Abramson then introduces the theme of the next story on the show; he says, "...I think what a lot of people are more focused on...what makes an effective teacher...There's one program that I looked at that's pretty interesting from the Gates Foundation. They're spending millions of dollars to answer that question..." And what is this "pretty interesting" program? The amazing idea of - brace yourself - videotaping teachers as part of evaluating their classroom practice.

Whoa, how cutting edge! It just happens that in 1987, when I was working on my masters in education at the University of Iowa, we used videotaping to evaluate our teaching techniques. Good thing one of the beneficent billionaires is "spending millions of dollars" to help teachers be more effective. If only these billionaires had 80%-90% of their wealth taxed, maybe we'd have less poverty to begin with - and then we really could justify focusing on teacher effectiveness.


Anonymous said...


Thanks MyT! I salute you as usual.

I'd like to see an end-of-year post from you along the lines of "What I hope for 2011 from NPR vs. what I expect."

gDog said...

Bill Gates and the Billionaire Boy's Club blaming public school teachers for the poverty that cripples so many school children and makes it impossible for them to thrive in school is rich, as in, laughable--except that it makes me want to cry.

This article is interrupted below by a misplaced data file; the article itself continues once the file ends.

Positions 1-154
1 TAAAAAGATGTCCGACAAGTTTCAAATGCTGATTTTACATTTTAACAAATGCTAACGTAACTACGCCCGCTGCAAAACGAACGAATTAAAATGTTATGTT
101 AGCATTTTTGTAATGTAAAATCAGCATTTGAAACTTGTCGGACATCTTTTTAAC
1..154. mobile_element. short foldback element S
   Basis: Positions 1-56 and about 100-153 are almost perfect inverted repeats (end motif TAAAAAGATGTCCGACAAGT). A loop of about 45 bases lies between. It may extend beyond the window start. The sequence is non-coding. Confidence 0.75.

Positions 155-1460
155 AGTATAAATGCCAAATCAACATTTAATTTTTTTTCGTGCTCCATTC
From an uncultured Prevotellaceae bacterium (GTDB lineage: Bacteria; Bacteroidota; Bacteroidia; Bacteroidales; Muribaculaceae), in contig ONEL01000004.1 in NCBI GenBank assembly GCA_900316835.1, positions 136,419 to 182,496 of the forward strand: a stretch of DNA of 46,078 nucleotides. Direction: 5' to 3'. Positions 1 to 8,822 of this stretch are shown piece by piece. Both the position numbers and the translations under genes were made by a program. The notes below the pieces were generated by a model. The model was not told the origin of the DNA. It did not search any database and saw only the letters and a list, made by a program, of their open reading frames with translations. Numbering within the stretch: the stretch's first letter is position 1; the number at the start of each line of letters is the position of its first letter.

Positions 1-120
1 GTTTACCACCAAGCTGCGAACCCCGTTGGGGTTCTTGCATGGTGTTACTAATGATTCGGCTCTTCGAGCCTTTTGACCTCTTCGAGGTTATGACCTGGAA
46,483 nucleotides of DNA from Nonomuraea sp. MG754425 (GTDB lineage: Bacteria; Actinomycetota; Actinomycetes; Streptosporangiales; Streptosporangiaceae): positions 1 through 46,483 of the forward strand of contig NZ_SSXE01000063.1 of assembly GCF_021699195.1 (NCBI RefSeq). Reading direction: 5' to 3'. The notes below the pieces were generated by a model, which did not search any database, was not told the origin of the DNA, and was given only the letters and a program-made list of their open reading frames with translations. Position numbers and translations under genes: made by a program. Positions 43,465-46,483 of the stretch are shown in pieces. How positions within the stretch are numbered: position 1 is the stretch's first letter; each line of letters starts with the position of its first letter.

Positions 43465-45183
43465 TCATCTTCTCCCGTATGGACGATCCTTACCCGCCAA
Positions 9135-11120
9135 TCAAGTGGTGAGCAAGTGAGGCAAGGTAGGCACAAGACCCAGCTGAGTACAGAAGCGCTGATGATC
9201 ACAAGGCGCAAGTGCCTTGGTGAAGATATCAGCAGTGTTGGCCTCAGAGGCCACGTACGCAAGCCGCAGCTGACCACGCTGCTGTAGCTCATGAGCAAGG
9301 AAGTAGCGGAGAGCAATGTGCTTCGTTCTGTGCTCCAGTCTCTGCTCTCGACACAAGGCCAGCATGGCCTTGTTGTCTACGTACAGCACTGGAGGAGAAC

Of course, NPR is there to enable the disconnect.

If Gates fails in his ridiculous school reform efforts (like he did in college) and actually ends up making it worse (like he did with operating systems)--that's ok: he can just say 'oops' and move on to wreck something else.

Anonymous said...

I just suffered through Michele Martin's Weekend Edition "What's next on the War on Terror". The 3 right wingers she interviewed were Richard Armitage (age old rt wing extremist), Michael O'Hanlon (Rt Wing Tink Thanks) and Ben Berske (CEO of private "security" company. The only question of any substance about a Wikileaks revelation was laughed off in a "I can't comment on that" moment.

NPR -- in another propagandistic triumph -- is leading the charge to (yet) another war -- this time in Yemen.

In the public interest, "NPR" (whatever the hell that stands for these days) should be shut down immediately!!!

larry, dfh said...